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Gay Visability in Media Programming

While most of the attention of the gay press has been focused on Proposition 8 and the presidential election, one story that is not receiving enough attention is the firing of actress Brooke Smith from the show Grey’s Anatomy. Smith’s character, Erica Hahn, had recently started a romance with Sara Ramirez’s character Callie Torres, making them the only lesbian couple on prime time network television.

The abrupt removal of a potentially interesting storyline was handled clumsily. Smith had no idea she was being taken off the show, and program creator Shonda Rhimes insisted that the character’s orientation played no role in the decision, but there are reasons to doubt the official story. Rumors persist that executives at ABC decided that gay storylines were too controversial, a theory fuelled by previous interviews where Rhimes spoke of exploring the coming out process of Callie and Erica in future episodes, including the reaction of their families and co-workers. Clearly, Rhimes planned on making their relationship a central part of the program, so to suddenly suggest the characters lacked “chemistry” makes no sense. Additionally, a new character, Sadie, (played by Melissa George) was intended to be bisexual, but is now a straight woman.

The situation is so strange that Isaiah Washington, who was kicked off the show for hurling homophobic epithets at T.R. Knight, called the decision “disgusting” and “extremely unfair.” How is that for irony?

Perhaps ABC just has issues with gay people. Rebecca Romijn, who played a transgendered character on Ugly Betty, was recently taken off the show. And while they broadcast Ellen, they were also concerned that it became “too gay” once the lead character came out. Fortunately, her ratings enabled her to stay on the air.

Unfortunately, what happened on Grey’s Anatomy is a reminder of the double standard gay and lesbian characters face in the mainstream media. Grey’s Anatomy is a show that is based around the sexual exploits of its characters, including their willingness to do the nasty on a moment’s notice, in any environment. But when two women explore their lesbian identity in a relationship, it is deemed too explicit and grounds for dismissal, even though lying in nightgowns and kissing is as raunchy as Erica and Callie got on screen.

There is also the possibility that Smith, a regular-looking woman, was not considered glamorous enough to pique straight men’s fantasies about lipstick lesbians. As the popularity of “girl on girl” action in film and Katy Perry’s “I Kissed A Girl” demonstrate, lesbian desire is more acceptable if it is portrayed as a temporary diversion from a heterosexual relationship and the women involved maintain the stereotypical standard of beauty.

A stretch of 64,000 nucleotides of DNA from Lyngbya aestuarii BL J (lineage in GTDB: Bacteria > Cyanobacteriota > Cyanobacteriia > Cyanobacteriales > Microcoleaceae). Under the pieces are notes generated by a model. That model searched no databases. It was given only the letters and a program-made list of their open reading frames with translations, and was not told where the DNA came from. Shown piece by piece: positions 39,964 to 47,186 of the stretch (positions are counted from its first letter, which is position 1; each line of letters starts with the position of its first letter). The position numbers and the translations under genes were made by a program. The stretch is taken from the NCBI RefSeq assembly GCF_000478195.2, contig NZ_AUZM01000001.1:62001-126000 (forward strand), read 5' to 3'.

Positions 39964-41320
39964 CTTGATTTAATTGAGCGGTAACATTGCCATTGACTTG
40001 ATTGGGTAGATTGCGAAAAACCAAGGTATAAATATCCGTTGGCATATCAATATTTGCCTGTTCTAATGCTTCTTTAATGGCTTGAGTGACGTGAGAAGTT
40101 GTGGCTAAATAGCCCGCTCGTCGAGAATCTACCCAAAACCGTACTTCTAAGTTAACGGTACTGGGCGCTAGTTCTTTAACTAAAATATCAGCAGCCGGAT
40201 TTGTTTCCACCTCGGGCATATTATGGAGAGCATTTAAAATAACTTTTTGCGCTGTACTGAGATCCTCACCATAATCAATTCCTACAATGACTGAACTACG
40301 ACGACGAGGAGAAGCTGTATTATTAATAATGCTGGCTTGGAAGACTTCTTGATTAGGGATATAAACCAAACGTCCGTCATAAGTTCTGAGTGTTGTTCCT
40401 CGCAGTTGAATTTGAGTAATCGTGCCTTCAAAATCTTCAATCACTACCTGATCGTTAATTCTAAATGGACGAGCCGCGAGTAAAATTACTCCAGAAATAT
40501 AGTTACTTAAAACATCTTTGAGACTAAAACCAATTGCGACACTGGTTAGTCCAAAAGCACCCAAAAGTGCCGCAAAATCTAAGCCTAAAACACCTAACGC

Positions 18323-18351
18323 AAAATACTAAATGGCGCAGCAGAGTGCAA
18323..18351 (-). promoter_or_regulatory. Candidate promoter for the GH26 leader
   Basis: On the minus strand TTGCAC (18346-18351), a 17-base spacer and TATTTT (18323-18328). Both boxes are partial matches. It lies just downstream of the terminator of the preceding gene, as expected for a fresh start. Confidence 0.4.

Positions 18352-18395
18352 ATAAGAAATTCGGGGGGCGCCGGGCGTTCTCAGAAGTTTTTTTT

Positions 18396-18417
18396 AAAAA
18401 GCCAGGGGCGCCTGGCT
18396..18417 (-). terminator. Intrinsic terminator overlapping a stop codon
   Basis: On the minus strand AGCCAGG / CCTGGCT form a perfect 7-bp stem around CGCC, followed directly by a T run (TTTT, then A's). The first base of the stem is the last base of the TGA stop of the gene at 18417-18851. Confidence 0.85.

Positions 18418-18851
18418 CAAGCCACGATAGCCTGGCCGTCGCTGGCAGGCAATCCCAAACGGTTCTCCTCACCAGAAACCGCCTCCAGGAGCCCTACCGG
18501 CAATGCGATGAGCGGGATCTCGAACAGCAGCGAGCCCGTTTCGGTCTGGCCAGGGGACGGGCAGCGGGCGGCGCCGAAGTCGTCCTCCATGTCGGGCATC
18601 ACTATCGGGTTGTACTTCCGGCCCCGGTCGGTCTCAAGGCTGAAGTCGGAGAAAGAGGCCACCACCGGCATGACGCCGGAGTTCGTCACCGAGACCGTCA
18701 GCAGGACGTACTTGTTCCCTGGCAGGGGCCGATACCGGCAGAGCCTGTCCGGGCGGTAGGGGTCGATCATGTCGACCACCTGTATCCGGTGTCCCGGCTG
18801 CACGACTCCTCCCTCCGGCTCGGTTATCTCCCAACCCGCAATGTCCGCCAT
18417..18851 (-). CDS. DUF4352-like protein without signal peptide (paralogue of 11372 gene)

In a society where it can be dangerous to live an openly gay life, television and film are often credited with doing a great deal for advancing the cause of gay rights. But at what point will we get more realistic depictions of our lives? Too frequently, gay and lesbian characters are treated like accessories to a larger story about heterosexual enlightenment or coolness. Philadelphia was an important movie for its time in terms of bringing AIDS to the big screen, but the gay community seemed to be nonexistent, and the premise of a homphobic lawyer being the advocate for a gay character was, frankly, absurd. Hopefully the upcoming movie on Harvey Milk, given its historical theme, will be more accurate.

While television often prides itself on its diversity, LGBT characters were only 2.6 of the characters on network programming, according to a survey by the Gay & Lesbian Alliance Against Defamation earlier this year. And as Grey’s Anatomy proved, those characters can be easily eliminated.

Will and Grace was one of the most successful programs aimed at a gay audience, and was certainly entertaining, but the show was criticized for its inability or refusal to provide Will and Jack with significant relationships for much of its duration. As with lesbians, showing the romantic relationships among gay men seems to be a final frontier for television.

Noah’s Arc was a breakthrough program in terms of showcasing gay people of color, and considering all the dicey racial issues raised in the aftermath of Proposition 8, one can only hope more programs about a diverse gay community are forthcoming.

Gay visibility in the media has come a long way in the last twenty years. But we should not let the existence of Logo, Here!, and the gay-friendly programming on the Sundance Channel prevent us from demanding better, more nuanced portrayals of our community.

From “Blackout” 11/17/17 by Anthony Rucker

 

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